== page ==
This aesthetic come from two main influences. First we both come from typeface design. Typography, its aesthetic, the strength of black ink on paper is a constant in our taste and in our philosophy. Also, as graphic designers, books were a great influence in our thinking about design, as finished object, with a start and an end, books are the first industrial product of western civilisation and they are the example of objects which are always the same but all different.
There are two pragmatic reasons that drove the layout of The Shelf where it is. The fact that French and English texts are always next to each other and the question about showing a book in a book. These two design problems are the core of the layout. They have been solved in a way some would say clever, others would say quirky… we often describe this work as functional-ornamentalism. We like to think ornaments as structural parts of the layout, not only as decoration.
For instance, showing a books in the Journal involved three type of photographs: frontal spread or cover shot, frontal single page shot, and close-up. In the first case, the photograph is put on a shelf (above), in the second case (below) it’s hold by a “newspaper holding-clip”…
…and finally in the third case we put the photograph in a frame (below).
What drove us to make it this way is that help giving books their materiality back, and confer some space to pages. We like to design spreads as a room where it would be pleasant to live and books like houses it would be fun to walk into.
Each section of the Journal was also the occasion to draw so esoteric vignettes which evoke their different state of mind. What can be felt in our aesthetic is a will for mixing what’s good in tradition with what’s interesting in post-modernism.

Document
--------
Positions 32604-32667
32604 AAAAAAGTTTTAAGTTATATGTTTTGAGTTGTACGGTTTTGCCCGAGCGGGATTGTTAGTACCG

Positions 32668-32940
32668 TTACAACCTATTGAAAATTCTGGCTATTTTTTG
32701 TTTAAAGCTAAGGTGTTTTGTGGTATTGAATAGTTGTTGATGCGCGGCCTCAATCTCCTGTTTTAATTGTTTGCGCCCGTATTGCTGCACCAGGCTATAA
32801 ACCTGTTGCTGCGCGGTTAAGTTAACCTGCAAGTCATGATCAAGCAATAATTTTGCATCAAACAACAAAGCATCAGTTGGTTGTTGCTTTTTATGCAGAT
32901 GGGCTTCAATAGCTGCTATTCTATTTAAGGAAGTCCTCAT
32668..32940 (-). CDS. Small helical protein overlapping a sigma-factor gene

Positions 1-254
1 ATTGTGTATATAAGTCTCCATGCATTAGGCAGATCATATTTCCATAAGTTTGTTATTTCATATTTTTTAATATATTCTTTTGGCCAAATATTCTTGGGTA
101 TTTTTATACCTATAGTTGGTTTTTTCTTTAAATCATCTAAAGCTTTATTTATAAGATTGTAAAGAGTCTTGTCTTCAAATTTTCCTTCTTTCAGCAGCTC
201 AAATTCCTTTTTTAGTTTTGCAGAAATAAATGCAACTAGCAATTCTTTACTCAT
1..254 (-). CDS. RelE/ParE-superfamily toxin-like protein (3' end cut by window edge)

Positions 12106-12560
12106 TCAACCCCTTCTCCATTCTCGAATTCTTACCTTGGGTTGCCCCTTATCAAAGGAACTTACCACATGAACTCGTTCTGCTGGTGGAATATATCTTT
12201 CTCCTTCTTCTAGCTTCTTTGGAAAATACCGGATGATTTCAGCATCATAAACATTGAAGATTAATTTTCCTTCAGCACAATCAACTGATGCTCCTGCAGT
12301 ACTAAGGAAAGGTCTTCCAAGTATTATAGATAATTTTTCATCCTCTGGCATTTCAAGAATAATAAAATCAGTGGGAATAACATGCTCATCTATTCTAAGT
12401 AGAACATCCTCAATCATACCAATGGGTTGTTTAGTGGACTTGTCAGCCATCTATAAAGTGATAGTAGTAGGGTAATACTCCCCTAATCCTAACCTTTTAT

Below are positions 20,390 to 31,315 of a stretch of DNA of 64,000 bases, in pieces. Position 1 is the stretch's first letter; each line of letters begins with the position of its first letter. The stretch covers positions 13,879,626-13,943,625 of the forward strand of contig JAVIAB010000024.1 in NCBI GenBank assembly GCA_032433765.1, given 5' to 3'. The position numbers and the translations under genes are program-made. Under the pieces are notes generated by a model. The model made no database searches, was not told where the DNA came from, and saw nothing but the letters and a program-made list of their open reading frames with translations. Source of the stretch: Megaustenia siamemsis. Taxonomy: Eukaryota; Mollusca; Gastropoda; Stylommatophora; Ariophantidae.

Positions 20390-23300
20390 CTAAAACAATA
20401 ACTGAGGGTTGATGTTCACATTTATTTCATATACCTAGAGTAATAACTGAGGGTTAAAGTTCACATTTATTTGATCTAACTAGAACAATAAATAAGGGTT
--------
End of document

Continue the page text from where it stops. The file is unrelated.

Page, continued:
Many parts of Europe are experiencing a boom in independent magazines, but France seems to be an exception. Why do you think that is?
France is not really into magazine culture. This is more of an Anglo Saxon culture. But we have a real tradition of literary and poetry reviews here even though it’s not really appealing, not the way magazines can be. Gruppen is a counter-example and is quite cool though.
Maybe it have to do with the economic context of France. Also, French magazines are mainly made for French people, this seems not to be always the case for Swedish, German or Italian independent magazines we believe. On another hand things are moving in France though. We recently took part in a conference where we met three interesting exemples of what is independent periodical publishing in the country now. There was Roven, The Drawer, and Collection which is French-English and is quite worth a look.